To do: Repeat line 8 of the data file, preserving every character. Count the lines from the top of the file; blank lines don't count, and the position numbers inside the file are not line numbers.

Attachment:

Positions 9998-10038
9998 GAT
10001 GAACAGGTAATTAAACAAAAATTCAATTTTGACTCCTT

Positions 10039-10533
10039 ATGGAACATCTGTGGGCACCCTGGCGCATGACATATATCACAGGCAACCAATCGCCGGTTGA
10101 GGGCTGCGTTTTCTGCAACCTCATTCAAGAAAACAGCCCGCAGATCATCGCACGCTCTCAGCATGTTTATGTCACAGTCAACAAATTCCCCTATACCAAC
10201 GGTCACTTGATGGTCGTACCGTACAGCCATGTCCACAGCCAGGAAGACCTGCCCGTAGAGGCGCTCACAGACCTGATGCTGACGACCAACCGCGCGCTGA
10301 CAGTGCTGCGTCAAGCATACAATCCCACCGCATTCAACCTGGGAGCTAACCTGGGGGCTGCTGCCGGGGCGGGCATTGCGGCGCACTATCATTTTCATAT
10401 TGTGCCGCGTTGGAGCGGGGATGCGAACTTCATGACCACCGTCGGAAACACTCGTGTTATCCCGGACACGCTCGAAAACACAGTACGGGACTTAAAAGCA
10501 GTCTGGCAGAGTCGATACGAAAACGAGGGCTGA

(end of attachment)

10301 CAGTGCTGCGTCAAGCATACAATCCCACCGCATTCAACCTGGGAGCTAACCTGGGGGCTGCTGCCGGGGCGGGCATTGCGGCGCACTATCATTTTCATAT